Tomorrow I go back to my work in the Palestinian village of At-Tuwani. I am incredibly excited. I am going back to *amazing* teammates, a village of incredible people, and work I love so dearly. In the months that I have been away, Tuwani has continued in its nonviolent resistance. And the village has succeeded in gaining dozens of small victories that feeds into this beautiful, replenishing cycle of nonviolent resistance --> small victories ---> life gets just a little bit better in the South Hebron Hills --> the movement for Palestinian nonviolent resistance grows, little by little. Every year, the village gains access to more land; valleys that were once perpetually declared a closed military zone by the Israeli military are now in frequent use by Palestinians. Every year, through the power of nonviolence, Palestinians gain victories over the violent Israeli settlers who are trying to force Palestinians off their land.
Of course, these victories do not come without great sacrifice, courage, and commitment. For example, Israeli settlers from Ma'on and Havot Ma'on have stolen property, shot at Palestinian flocks (wounding three. One sheep died from its wounds), and killed a donkey while shepherds were grazing their flocks on their land. (To name just a few violent incidences.)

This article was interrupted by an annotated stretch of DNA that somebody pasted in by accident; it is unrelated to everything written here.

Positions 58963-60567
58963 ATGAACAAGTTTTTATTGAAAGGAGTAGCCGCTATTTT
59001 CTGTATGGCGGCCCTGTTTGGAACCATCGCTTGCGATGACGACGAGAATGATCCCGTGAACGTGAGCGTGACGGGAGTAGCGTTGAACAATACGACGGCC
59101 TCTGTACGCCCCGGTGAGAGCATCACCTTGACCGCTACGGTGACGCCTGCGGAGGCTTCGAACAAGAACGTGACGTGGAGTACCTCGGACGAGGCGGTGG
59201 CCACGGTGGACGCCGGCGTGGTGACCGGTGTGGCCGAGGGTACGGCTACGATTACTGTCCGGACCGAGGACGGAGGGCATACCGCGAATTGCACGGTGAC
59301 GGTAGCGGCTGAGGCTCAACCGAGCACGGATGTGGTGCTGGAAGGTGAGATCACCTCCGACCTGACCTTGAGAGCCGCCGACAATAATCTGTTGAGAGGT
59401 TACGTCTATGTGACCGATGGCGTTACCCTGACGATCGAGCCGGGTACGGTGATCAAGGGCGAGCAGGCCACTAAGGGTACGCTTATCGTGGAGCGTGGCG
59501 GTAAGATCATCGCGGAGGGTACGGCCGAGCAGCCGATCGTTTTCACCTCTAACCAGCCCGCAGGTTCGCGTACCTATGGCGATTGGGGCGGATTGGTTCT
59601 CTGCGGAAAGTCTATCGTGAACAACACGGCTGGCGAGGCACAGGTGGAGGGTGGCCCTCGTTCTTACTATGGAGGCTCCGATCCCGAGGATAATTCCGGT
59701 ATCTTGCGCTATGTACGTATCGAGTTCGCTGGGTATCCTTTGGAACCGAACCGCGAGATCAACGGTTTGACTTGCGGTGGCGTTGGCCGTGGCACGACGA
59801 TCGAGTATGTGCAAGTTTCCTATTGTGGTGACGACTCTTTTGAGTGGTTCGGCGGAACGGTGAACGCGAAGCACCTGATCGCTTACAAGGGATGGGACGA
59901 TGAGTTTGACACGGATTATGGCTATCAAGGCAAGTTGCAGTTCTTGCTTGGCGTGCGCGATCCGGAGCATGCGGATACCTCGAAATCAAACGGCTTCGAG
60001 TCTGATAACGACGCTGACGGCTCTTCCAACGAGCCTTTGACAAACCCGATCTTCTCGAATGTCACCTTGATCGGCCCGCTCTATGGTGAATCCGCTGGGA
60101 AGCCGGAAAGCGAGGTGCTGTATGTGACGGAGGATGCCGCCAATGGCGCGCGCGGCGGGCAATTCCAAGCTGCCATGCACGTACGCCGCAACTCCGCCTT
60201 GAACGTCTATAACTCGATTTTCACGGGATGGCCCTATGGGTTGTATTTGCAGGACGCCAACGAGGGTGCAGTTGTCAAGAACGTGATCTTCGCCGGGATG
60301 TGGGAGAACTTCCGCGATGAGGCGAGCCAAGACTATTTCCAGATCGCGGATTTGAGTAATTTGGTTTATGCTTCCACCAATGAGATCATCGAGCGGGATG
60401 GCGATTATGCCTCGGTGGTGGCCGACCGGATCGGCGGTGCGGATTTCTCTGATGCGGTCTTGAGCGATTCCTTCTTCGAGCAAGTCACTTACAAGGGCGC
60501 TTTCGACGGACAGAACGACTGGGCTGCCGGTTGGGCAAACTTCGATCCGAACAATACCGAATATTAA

And yet, Palestinians in At-Tuwani and the surrounding villages persist in their commitment to nonviolent resistance. For instance, less than a week after Israeli settlers killed the Palestinian donkey, the Palestinian villagers organized and successfully used the land on which the attack occurred. Instead of driving Palestinians off their land, the Israeli settler violence only strengthened Palestinian nonviolent resistance and commitment to their land.
This -- the strength of Palestinian nonviolent resistance -- is one of the many reasons why I am thrilled to be going back to Tuwani. Also, I can't wait to see the Palestinians I have missed while I was away. I am excited to play with the village children, with whatever book or toy is most taking them at the moment (last summer, the fad was spending hours paging through "Where's Waldo?"). I look forward to being in the beautiful South Hebron Hills once again, working with beautiful, amazing people.
About this Blog
"Ordinary People" is something of an intentional misnomer. I live and work with Palestinians practicing nonviolent resistance to the Israeli occupation. They are doing things that are hardly "ordinary": committing themselves to active nonviolence and to loving their enemies -- following the commands of One who was anything but ordinary. And yet, the Palestinians with whom I work are also very ordinary -- they are not some kind of spiritual superheroes/superheroines who do things most folks can't do. They are simply ordinary people daily committing themselves to living a higher calling -- a calling of love and active nonviolence.